The Global Positioning System (GPS) satellite network provides precise positioning and timing information, free, to all users worldwide. The difference between devices that simply provide GPS positioning data, known as receivers, and full-blown navigation systems that allow you to navigate effectively through the trips you make every day, comes down to the layers of functionality added in navigation systems, allowing you to make more and varied use of the original GPS data.
GPS is a network of satellites in Earth orbit sending out signals, and a ground-based infrastructure to ensure the signals are accurate. Originally designed for the exclusive use of the U.S. military, it has, since May 1, 2000, been freely available for use by everyone, worldwide.
To make use of the GPS signals coming from any of the satellites–30 are in orbit, with at least 24 usually active at any time–you need a GPS receiver. This receiver is a very small, increasingly cheap computer chip, usually surrounded by hardware. All a dedicated GPS receiver actually does is receive the signals–usually from at least four satellites to get a precise location-fix–and relay that information, in the form of coordinates, to a screen.
This is relatively raw data, and it has traditionally needed to be compared with other things, such as a map showing positions in the same coordinate frame. Nevertheless, the comparative precision of location you can get from a GPS receiver, compared to, for instance, dead reckoning, has spurred the growth of GPS as a commercial success.
The Key Difference
GPS receivers are also, in their simple, dedicated form, used a great deal behind the scenes, not for their ability to give precise positioning, but for their ability to give precise timing information. A surprising amount of civilian infrastructure now relies on GPS timing signals, from power grids to mobile and landline phone networks, to the stock exchange.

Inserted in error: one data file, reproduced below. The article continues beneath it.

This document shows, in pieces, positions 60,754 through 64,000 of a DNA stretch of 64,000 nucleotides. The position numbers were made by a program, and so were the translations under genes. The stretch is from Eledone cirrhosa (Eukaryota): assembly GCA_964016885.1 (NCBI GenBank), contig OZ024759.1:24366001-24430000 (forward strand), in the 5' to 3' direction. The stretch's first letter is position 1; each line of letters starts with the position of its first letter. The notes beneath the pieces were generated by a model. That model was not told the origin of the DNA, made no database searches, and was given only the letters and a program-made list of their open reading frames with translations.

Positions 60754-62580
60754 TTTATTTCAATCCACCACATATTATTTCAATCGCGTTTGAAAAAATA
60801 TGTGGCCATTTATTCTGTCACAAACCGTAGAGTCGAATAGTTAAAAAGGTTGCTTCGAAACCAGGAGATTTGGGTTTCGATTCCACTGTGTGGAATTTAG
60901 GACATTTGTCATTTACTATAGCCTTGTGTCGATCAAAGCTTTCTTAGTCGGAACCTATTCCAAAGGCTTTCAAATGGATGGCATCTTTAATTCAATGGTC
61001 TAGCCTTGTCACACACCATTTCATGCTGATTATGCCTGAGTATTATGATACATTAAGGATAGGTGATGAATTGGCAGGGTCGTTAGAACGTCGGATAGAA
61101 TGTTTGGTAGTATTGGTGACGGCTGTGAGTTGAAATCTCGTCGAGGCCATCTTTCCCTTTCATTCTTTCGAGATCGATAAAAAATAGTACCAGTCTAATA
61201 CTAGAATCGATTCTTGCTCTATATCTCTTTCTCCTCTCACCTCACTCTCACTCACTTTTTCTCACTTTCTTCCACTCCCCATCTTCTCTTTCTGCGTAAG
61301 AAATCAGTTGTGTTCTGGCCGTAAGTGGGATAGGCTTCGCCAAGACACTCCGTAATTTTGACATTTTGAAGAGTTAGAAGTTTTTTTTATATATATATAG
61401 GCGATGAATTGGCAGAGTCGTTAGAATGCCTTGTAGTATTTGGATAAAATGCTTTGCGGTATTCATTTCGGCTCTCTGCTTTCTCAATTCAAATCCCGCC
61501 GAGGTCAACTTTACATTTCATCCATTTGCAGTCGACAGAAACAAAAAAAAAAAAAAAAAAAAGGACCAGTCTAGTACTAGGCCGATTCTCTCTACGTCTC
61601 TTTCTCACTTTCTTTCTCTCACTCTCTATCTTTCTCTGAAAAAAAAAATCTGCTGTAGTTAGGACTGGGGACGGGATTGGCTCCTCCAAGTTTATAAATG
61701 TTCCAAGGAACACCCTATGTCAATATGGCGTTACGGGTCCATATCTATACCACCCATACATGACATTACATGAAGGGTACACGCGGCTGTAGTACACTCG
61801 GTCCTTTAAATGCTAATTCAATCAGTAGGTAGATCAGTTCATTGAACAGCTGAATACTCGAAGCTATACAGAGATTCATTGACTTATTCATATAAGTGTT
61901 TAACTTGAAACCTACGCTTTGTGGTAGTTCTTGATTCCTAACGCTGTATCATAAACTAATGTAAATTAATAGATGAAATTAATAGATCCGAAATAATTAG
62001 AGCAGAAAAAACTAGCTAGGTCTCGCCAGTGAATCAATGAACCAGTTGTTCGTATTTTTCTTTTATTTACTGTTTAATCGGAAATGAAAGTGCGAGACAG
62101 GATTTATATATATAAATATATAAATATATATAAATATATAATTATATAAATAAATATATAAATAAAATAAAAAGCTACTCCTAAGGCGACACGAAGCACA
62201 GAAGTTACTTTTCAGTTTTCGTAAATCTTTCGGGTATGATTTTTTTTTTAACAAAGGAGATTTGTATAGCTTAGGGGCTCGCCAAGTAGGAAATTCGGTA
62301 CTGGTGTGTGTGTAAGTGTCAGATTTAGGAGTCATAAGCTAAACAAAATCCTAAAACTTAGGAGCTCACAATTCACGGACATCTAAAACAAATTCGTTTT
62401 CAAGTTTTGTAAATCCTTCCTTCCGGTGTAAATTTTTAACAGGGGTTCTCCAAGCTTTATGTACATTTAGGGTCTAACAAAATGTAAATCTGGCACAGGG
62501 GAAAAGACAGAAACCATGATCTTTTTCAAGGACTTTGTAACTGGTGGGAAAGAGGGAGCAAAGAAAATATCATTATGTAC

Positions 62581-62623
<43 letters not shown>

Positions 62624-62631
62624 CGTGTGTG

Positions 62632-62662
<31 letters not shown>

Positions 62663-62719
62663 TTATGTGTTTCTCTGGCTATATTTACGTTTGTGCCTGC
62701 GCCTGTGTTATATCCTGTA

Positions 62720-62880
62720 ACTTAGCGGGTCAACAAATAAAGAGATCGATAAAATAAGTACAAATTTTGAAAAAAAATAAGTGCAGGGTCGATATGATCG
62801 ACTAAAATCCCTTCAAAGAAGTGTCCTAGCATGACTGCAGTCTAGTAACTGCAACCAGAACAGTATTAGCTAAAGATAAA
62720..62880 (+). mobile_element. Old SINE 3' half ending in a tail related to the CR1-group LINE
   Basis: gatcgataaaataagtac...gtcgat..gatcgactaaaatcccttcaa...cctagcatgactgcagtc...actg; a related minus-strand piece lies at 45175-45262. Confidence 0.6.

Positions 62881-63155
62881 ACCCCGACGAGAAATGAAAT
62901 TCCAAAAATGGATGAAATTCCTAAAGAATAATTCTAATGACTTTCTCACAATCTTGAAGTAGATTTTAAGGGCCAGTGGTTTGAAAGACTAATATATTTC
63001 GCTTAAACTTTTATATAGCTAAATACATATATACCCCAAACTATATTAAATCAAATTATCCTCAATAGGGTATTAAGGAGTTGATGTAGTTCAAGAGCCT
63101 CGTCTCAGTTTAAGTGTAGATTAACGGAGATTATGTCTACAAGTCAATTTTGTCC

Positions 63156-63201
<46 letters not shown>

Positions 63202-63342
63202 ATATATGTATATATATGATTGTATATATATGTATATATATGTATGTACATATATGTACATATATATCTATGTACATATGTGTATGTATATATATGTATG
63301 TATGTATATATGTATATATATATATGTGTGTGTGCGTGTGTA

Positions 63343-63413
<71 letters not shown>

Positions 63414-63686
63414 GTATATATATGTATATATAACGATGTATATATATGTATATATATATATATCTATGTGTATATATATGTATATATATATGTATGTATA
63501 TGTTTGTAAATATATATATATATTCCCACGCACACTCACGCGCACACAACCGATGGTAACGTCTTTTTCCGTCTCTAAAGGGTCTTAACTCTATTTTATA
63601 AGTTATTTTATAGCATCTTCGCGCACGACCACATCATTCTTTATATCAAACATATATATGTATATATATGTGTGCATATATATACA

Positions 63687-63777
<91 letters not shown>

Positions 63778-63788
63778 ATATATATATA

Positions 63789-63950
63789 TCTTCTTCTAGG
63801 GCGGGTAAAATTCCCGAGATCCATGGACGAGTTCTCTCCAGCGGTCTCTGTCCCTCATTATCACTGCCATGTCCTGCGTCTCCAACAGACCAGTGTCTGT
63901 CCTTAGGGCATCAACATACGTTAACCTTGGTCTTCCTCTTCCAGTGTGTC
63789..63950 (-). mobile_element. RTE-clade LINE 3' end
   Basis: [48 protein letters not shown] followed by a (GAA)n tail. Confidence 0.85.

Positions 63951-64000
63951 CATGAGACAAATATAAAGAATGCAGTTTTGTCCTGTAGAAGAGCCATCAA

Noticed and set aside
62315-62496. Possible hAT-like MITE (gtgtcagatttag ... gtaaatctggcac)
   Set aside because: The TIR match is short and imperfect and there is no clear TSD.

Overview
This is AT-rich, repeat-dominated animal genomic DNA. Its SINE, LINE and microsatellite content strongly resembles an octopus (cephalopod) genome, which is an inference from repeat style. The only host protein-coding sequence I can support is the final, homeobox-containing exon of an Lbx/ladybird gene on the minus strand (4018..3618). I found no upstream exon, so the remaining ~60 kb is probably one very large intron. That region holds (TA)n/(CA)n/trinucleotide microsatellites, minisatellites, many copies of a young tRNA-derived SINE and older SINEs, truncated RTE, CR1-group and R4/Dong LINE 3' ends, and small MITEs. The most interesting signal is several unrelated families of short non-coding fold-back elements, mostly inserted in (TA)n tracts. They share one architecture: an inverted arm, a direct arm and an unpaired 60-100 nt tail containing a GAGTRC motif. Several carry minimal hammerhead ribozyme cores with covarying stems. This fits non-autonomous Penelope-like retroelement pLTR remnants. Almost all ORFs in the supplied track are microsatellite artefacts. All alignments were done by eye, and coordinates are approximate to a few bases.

The key difference though between GPS receivers and a navigation system you can easily and effectively use to get you from one place to another can be expressed in one word: functionality. Knowing your precise coordinates at any point is useful only to a handful of people.
By adding a mapping layer and plotting the GPS data, you have a navigation system that tells you where you are in a way you can use effectively. A database of locations within your area creates a navigation tool to plot and track travel through a typical day. In terms of using GPS in different environments, such as at sea or in the air, adding a layer of information that, for instance, allows you to pre-plot your route turns your raw GPS co-ordinates into a tool for collision avoidance, and in some cases, for compliance with the law (where there is restricted airspace for instance). Adding the facility to make use of an augmentation system (in the US, the universally available Wide Area Augmentation System, or WAAS) makes your navigation system very much more accurate, allowing for other uses, such as lane-specific highway navigation, or sidewalk-specific pedestrian navigation.
Developers are continually striving to add new layers of functionality, developing new navigation systems from what is essentially, at the core, the same GPS data, and a GPS receiver. Augmented reality, for instance, will give you a real-world-real-time view of where you are, but with extra data labels, showing, for example, the nearest fast food restaurant or the nearest movie theater.
Dedicated GPS receivers will also be updated and expanded, as other countries complete their own versions of GPS–Russia's GLONASS constellation of satellites will be delivering worldwide coverage by the end of 2010, Europe's Galileo system is now scheduled to go worldwide in 2014, and China's Beidou-Compass system will follow suit by 2020, and with each system that is completed, GPS receivers–which will then be GPS-GLONASS receivers–and the navigation systems that are built around them, will be able to offer more and more ubiquitous navigation solutions.